While it is easy to be caught up in hype regarding the smallest alteration to ransomware behavior, sometimes a step back and a look at the ransomware business model is more helpful. While the alteration in the extension given to files encrypted by Locky may be easy fodder for blog posts, changes like the addition of the “.shit” extension is likely little more than a jab at information security researchers who have placed a significant amount of stock in the extension applied to encrypted files. Simply put—changing the file extension used by this malware doesn’t fundamentally change how the malware impacts victims. And most victims probably don’t care what extension is applied to their now-inaccessible documents. Most importantly, it does not impact how the threat actor intends to generate revenue from that new infection.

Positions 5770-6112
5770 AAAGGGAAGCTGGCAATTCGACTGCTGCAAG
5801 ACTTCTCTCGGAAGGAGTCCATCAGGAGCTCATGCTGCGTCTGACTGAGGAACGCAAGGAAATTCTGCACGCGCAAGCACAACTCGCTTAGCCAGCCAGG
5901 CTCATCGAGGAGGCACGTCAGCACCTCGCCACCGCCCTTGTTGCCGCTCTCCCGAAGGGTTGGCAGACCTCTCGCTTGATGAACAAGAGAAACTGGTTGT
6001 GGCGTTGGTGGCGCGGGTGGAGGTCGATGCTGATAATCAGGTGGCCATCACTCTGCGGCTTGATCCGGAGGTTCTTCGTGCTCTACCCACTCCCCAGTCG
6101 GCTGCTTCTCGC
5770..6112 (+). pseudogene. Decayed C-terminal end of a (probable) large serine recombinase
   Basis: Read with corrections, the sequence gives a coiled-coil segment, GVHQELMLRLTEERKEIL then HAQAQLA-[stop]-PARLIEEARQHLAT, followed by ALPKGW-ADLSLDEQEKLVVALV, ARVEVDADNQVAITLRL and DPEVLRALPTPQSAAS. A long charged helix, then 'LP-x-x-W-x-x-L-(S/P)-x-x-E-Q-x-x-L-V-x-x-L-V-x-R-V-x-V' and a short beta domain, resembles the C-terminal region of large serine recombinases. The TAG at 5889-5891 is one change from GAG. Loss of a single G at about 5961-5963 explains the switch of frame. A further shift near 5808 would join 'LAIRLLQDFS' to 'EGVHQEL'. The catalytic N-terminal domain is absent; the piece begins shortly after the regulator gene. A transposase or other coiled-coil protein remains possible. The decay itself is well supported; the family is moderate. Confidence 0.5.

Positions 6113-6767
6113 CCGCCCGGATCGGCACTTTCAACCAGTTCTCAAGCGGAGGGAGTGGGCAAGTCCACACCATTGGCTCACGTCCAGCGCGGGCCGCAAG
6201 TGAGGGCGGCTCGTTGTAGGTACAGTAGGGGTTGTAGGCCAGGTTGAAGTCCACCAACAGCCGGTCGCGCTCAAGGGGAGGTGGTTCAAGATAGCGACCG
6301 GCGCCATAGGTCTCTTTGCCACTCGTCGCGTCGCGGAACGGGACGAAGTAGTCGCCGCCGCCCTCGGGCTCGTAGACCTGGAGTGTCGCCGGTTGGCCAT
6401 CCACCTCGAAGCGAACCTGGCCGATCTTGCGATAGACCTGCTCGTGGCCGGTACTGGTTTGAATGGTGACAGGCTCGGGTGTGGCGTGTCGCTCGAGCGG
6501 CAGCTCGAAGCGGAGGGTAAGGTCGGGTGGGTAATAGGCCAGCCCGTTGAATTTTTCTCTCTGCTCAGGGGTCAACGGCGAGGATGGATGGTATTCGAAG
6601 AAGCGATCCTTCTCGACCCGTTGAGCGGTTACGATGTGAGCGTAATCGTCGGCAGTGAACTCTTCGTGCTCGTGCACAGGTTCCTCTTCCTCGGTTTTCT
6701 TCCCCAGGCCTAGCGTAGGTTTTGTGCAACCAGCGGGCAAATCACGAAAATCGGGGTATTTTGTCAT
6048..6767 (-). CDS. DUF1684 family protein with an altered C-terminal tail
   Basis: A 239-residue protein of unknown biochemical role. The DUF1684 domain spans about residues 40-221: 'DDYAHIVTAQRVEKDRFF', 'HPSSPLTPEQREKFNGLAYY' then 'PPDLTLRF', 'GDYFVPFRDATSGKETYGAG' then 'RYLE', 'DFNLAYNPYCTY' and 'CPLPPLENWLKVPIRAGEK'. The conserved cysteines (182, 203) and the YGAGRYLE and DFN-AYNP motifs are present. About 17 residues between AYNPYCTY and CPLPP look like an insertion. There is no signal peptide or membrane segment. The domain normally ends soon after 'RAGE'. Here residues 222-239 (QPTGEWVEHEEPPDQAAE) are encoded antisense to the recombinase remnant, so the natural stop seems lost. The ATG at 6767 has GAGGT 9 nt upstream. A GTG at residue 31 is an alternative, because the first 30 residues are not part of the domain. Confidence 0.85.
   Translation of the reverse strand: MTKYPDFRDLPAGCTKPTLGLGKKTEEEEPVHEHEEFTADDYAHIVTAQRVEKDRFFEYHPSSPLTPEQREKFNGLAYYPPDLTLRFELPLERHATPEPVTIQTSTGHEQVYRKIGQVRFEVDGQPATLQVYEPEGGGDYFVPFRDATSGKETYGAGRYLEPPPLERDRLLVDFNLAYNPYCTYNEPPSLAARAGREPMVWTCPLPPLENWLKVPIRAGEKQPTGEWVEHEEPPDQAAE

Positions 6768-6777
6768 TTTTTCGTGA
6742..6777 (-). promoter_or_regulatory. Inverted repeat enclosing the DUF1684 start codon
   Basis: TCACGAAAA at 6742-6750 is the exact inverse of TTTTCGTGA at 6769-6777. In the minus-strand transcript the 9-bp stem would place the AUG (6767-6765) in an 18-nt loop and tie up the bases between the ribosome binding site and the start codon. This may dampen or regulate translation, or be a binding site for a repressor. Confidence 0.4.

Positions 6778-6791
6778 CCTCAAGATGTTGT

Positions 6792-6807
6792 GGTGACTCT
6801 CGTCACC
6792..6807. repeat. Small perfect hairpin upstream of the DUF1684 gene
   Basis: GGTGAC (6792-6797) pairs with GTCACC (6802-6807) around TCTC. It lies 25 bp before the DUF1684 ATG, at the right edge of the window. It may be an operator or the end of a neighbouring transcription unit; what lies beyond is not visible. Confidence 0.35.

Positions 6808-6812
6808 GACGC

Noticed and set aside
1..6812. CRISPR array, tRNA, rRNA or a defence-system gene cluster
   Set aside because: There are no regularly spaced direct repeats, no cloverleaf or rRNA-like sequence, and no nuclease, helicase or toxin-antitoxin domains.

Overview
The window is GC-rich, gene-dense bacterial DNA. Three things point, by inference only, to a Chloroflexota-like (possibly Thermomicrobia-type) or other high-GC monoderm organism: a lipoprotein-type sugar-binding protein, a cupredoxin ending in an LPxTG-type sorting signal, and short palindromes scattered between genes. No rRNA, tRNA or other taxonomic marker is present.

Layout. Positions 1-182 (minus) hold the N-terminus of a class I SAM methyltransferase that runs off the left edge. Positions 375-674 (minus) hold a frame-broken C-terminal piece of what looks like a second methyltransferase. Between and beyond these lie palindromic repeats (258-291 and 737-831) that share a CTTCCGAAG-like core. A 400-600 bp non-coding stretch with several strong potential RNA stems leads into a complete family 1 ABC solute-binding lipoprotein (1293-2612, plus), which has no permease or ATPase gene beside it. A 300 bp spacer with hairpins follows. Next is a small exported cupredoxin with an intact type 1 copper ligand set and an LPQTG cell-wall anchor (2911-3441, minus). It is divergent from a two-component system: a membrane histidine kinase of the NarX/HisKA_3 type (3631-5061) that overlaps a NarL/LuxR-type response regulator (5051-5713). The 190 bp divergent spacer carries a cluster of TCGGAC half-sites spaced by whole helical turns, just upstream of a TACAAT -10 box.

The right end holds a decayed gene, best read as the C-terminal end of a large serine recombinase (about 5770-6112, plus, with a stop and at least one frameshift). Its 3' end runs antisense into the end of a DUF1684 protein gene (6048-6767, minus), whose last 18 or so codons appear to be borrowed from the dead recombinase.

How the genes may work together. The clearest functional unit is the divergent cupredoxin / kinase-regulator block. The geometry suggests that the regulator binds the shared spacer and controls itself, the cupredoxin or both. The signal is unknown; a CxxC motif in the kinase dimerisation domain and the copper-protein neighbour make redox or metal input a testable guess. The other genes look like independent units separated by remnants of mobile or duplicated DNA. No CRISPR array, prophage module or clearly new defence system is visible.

Many of the changes seen in ransomware delivery through 2016 have supported the core of the business model by guaranteeing the maximal number of infections. Innovative means of bypassing controls, frustrating analysis, and creating difficulties for incident response were all created by defying certain expectations. These were all put forward as ways to ensure victims are infected by the ransomware and put into a position where they may be compelled to pay the ransom and thereby monetize the infection for the threat actor. However, as the public becomes more and more aware of ransomware threats through journalistic outlets and the advice of security professionals, threat actors face more challenges in successfully monetizing the deployment of their tools. The longevity of ransomware as a viable criminal enterprise relies upon the continued innovation that ensures threat actors can deliver and monetize infected machines.